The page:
A study of the predictors of academic success among high school English language learners in one urban Tennessee school district

Sharada Sekar, Tennessee State University

Abstract

In consideration of the widening achievement gap between native English speaking and non-English speaking students, the purpose of this study was to determine whether a predictable relationship exists between the academic achievement of English language learners (ELLs) and their background variables. Specifically, this study examined differences in gender, SES (based on free and reduced lunch), ethnicity, length of residence in the USA, and first language, and studied whether any associations exist among these factors and the ELLs' academic performance, as measured by Gateway scores in English II and Algebra I. Intermediate ELL students, grades nine through twelve, who attended schools in a Tennessee Metropolitan School District were the subjects of this study. The study used archival data from 2004–2007. Simple linear regression analyses and Analyses of Variance were conducted to test for associations between the variables and the English language learners' performance on the Gateway exams. There were no significant associations between gender and academic achievement or between length of residence in the USA and academic achievement. However, significant differences were found based on the first language and ethnicity of the English language learners. Amharic and Vietnamese speakers performed significantly better than the Somali, Arabic, Kurdish, and Spanish speakers. Asian and White students performed significantly better than the Hispanic and Black students. ^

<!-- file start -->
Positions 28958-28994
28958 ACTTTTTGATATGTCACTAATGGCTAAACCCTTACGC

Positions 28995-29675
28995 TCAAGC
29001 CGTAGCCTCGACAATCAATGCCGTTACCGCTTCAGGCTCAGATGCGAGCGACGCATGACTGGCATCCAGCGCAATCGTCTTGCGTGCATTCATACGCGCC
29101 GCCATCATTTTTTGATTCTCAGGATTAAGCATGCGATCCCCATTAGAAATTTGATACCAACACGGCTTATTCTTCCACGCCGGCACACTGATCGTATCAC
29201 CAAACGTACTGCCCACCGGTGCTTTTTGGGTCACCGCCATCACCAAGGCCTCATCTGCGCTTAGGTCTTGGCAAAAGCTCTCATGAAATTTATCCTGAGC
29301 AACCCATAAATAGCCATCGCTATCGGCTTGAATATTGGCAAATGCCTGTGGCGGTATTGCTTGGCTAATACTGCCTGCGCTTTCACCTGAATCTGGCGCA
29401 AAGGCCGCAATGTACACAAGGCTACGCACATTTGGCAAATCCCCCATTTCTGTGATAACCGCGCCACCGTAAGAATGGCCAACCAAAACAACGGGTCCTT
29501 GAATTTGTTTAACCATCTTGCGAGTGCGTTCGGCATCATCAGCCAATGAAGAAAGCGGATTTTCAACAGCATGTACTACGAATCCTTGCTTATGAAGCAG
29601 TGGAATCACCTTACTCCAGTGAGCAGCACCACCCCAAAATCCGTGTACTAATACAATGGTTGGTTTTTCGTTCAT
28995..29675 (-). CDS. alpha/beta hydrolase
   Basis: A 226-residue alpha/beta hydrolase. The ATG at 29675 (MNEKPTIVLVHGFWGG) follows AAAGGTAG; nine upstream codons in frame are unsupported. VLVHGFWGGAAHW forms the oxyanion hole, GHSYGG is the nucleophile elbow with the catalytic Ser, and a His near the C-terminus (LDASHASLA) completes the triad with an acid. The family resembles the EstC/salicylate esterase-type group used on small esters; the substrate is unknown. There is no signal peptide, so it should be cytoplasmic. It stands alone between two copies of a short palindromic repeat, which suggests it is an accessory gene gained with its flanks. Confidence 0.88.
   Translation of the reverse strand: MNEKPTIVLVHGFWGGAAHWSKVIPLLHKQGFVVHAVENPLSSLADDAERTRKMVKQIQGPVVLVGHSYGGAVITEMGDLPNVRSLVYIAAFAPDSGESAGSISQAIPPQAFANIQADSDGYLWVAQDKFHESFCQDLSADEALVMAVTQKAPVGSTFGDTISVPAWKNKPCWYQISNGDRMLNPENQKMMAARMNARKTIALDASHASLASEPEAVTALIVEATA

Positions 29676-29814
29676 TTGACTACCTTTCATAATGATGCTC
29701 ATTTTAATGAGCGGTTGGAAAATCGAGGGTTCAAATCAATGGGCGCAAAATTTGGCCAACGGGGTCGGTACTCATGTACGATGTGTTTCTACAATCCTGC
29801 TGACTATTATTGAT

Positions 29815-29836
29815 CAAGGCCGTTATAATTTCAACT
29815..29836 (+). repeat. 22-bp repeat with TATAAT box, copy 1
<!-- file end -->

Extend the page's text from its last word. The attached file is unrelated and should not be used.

Subject Area

Education, English as a Second Language|Education, Secondary|Education, Curriculum and Instruction

Recommended Citation

Sharada Sekar, "A study of the predictors of academic success among high school English language learners in one urban Tennessee school district" (2009). ETD Collection for Tennessee State University. Paper AAI3389367.
http://digitalscholarship.tnstate.edu/dissertations/AAI3389367

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